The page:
(In the picture, the Pi isn't powered from anything by the way. I've omitted that part of the circuit since it wasn't very relevant.)
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    @Condor i understand but my question still stays.

    Why did you connected the power pins of the pi in parallel with the external power supply?

    To do what you want to do, you only need a common ground.

    Data pins to pi
    And 5v from power supply to hdd

    Connecting pi's 5v to external supply 5v is not a good idea.
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    @Condor this is "my" schematic
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    @shelladdicted if you were to not connect the VCC of the supply to the caddy, the Pi would be responsible for the entire power delivery, and it wouldn't even make sense for the external supply to be there at all. I think that you're aiming at the voltages of the USB bus and the supply possibly being different, which is a good point. However, the difference shouldn't be more than a few millivolts. From every USB device that I've probed so far, it's always around 5.1V with only very little fluctuation. To prevent any issues though, you could connect the caddy's ground and VCC only to the external supply.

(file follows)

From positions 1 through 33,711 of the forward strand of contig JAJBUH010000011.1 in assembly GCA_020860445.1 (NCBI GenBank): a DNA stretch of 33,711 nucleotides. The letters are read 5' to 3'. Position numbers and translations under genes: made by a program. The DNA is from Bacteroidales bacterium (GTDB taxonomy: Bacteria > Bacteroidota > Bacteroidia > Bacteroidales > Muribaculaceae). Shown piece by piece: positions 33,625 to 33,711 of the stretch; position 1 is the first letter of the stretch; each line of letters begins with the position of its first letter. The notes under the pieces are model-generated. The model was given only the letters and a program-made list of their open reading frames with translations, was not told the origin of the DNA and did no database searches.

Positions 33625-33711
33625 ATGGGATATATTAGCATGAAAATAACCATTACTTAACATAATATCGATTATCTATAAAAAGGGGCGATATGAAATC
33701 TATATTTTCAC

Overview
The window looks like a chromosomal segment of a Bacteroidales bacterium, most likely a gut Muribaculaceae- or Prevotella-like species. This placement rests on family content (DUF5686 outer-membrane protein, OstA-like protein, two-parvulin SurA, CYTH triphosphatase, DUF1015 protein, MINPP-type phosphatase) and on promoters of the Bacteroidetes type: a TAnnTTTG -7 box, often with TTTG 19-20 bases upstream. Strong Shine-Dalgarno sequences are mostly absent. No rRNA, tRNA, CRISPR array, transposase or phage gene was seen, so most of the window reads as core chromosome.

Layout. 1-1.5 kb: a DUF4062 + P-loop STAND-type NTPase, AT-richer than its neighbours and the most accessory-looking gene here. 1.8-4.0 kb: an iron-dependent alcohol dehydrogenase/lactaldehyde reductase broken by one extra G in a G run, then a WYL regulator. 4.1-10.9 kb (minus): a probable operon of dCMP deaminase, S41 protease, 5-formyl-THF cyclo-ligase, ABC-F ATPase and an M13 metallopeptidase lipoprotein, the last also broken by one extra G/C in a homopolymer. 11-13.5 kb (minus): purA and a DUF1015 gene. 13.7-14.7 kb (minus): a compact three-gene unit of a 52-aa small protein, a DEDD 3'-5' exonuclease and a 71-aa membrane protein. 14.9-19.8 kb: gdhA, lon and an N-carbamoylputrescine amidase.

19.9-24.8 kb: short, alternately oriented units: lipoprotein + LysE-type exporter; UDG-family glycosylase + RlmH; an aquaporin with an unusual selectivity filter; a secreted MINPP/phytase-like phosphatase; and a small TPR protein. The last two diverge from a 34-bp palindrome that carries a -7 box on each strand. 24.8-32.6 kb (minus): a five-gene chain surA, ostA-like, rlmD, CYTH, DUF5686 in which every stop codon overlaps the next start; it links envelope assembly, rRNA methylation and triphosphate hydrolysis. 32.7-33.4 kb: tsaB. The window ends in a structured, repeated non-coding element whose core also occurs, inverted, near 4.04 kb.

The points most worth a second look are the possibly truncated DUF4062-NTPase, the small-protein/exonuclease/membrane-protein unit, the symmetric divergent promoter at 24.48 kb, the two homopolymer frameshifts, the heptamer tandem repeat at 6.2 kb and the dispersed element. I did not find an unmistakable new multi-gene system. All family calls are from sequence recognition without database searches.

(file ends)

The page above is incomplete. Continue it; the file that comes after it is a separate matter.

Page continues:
Edit: just saw the other reply, and it doesn't seem like a bad idea. But again, the voltage differences shouldn't be more than a few millivolts anyway, which isn't a problem. They'll both just equalize to whatever is the highest.
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    @shelladdicted hey hey, I didn't approve anything 😅 problems that could arise are the hard drive to remain online even when the Pi goes offline (unless you use a MOSFET or triac/relay to cut off the external supply to the hard drive). Or whenever the external drive's supply goes down inadvertently, power to the external drive will be lost (whereas the Pi could power it but it'll be deprived of power and warn you on screen and with the power LED turning off - you could program in a response to unmount the drive and power off the Pi immediately in response).

    Ideally I'd power it from the same supply or keep them separated, but again it isn't a problem when you connect them together. For example, I've powered 4 Pi's through their micro USB with 2 wall warts, but also connected a powerbank to each one's GPIO supply (pin 1 and 2 if memory serves me right) as well as bridging their GPIO power lines across the Pi's so that they can power each other. So multiple power supplies and wall warts, and everything sharing a circuit. This didn't cause any problems, but it did allow the powerbank to go online whenever one of the wall warts became offline and the other couldn't supply sufficient power anymore, or when they both got offline altogether.